Pressure injuries/ulcers with skin intact

Staging a pressure injury/ulcer can be challenging for even the most experience clinician. The next few posts will give guidelines and examples of different depth pressure ulcers, along with treatment guidelines for each category.
Pressure injuries/ulcers with skin intact


According to the NCUAP guidelines, the pressure injury in the attached photo would be staged as:

  • Unstageable
  • Suspected deep tissue injury
  • Stage 1
  • Stage 2

Answer: C

The NPUAP guidelines define a Stage 1 pressure injury as the following:

Non-blanchable erythema of intact skin.  Intact skin with a localized area of non-blanchable erythema, which may appear differently in darkly pigmented skin.  Presence of blanchable erythema or changes in sensation, temperature, or firmness may precede visual changes.  Color changes do not include purple or maroon discoloration; these may indicate deep tissue pressure injury.[1] 

The skin in the attached photograph has signs of pressure injury besides the areas that are non-blanchable (meaning that pressing one’s finger on the area does not force blood out of the capillaries and make the skin paler or white).  There is a change in the surrounding skin texture that is termed peau d’orange, or skin of an orange, which may be observed before the change in color.  Another sign is the dry flaky appearance of the skin, indicating decreased sub-epidermal moisture, which has been shown to predict early skin pressure damage as much as one week prior to color changes.[2]

The emaciated appearance of the patient’s physique is an indication of high risk for pressure injury. A decrease in body mass of 20-30% results in an increased risk for pressure injury and impaired or delayed wound healing.  Therefore, treatment of any patient who is at risk for or has a pressure injury/ulcer includes a nutritional assessment for malnutrition which includes the following six characteristics:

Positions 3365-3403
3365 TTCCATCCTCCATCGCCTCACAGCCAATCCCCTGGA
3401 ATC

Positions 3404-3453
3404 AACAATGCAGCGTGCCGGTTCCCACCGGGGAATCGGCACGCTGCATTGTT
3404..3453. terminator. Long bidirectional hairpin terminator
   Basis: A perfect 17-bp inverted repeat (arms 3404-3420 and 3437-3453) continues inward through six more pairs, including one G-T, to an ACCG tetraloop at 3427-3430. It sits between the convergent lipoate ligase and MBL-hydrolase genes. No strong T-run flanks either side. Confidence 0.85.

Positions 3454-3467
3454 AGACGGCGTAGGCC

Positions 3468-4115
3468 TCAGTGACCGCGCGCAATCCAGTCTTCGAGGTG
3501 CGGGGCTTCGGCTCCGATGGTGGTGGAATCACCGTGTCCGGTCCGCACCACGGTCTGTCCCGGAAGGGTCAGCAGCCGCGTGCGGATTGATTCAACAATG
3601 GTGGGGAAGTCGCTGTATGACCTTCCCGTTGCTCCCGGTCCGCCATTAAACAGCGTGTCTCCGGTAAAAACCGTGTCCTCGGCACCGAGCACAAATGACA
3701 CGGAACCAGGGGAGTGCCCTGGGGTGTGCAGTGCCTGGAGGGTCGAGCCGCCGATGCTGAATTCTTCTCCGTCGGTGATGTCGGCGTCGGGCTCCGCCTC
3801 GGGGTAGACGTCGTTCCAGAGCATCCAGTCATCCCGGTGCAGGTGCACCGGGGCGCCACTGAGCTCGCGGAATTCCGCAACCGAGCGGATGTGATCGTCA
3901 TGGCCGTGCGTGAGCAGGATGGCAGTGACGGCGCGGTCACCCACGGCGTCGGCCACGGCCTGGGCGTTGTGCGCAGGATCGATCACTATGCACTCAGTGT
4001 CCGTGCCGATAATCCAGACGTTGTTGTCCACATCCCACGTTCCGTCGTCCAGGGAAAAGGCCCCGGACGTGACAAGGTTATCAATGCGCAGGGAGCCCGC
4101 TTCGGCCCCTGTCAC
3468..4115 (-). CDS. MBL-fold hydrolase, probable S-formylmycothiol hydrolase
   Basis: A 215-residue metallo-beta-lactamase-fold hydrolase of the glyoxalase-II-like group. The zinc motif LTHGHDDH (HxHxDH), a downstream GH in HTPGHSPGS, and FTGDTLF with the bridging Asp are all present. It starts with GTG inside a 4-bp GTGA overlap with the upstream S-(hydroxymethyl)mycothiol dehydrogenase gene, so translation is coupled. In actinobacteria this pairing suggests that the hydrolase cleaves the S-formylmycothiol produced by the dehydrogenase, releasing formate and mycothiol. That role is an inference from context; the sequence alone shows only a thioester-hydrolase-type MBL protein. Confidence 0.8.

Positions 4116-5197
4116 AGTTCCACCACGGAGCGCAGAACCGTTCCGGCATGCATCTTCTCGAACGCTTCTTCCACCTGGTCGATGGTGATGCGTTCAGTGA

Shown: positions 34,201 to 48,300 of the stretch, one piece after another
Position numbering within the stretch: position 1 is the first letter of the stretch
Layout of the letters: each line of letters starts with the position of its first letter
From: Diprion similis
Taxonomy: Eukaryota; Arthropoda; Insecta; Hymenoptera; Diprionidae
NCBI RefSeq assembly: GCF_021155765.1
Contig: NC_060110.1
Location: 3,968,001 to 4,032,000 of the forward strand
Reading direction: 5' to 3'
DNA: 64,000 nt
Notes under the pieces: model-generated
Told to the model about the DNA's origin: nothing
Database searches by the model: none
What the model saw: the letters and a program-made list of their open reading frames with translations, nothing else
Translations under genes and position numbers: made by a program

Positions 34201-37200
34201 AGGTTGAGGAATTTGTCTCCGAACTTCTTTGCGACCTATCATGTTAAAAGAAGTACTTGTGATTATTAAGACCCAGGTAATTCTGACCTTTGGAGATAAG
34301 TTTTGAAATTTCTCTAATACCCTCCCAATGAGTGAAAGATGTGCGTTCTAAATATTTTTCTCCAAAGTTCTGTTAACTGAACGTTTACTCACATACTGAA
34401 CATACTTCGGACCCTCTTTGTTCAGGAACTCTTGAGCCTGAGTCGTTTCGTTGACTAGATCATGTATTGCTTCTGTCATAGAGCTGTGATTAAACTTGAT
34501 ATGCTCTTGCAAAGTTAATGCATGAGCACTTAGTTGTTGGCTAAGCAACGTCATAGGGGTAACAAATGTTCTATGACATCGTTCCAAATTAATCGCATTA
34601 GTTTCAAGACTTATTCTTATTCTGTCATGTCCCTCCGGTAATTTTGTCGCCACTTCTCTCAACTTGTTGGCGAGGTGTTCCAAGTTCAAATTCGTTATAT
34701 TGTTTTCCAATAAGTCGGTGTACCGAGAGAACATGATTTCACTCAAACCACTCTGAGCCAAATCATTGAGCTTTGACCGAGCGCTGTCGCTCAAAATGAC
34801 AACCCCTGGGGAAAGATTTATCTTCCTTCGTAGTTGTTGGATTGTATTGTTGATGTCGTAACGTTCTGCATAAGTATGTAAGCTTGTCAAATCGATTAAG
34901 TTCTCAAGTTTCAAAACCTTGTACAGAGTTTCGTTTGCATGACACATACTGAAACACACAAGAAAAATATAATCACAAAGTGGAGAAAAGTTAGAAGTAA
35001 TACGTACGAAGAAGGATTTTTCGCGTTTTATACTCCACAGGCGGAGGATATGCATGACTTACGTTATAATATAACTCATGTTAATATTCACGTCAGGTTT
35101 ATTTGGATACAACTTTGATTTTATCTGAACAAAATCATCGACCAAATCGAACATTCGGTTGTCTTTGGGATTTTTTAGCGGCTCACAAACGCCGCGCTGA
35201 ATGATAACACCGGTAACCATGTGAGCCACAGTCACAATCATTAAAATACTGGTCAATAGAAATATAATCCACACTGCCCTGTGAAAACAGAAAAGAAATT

• Insufficient energy intake
  • Weight loss
  • Loss of muscle mass
  • Loss of subcutaneous fat
  • Localized or generalized fluid accumulation that may sometimes mask weight loss
  • Diminished functional status as measured by hand-grip strength[3]

Treatment of Stage 1 pressure injuries includes removal of any source of pressure by frequent repositioning and use of pillows, foams, etc. to off-load the affected area; adequate hydration; and adequate nutrition, which for a malnourished patient is 50% above normal (normal is defined as 20-25 kcal/kg/day or 0.8 grams of protein/kg/day).  In addition, covering the affected area with a protective dressing (e.g. silicone-backed foam) to decrease the risk of friction may be helpful in preventing further skin damage.  Twice daily or every shift observation to monitor for injury progression is also advised as part of the treatment plan for Stage 1 pressure injuries.

[1] National Pressure Ulcer Advisory Panel, European Pressure Ulcer Advisory Panel and Pan Pacific Pressure Injury Alliance. Prevention and Treatment of Pressure Ulcers: Clinical Practice Guideline. Emily Haesler (Ed.). Cambridge Media: Osborne Park, Western Australia; 2014.  Available at

[2] Kim C, Park S, Ko JW, Jo S.  The relationship of sub-epidermal moisture and early stage pressure injury by visual skin assessment.  Journal of Tissue Viability.  2018;27(3):130-134.

[3] Collins N, Friedrich L. Appropriately diagnosing malnutrition to improve wound healing.  Wound Clinic.  2016;10(11):10-12.


Further information on diagnosing and treating pressure injuries/ulcers may be found at the following site:


Garcia AD, Sprigle S. Pressure injuries and ulcers. In Hamm R (Ed), Text and Atlas of Wound Diagnosis and Treatment: 2nd edition.  New York: McGraw Hill Education.  2019, 171-198.  Available at


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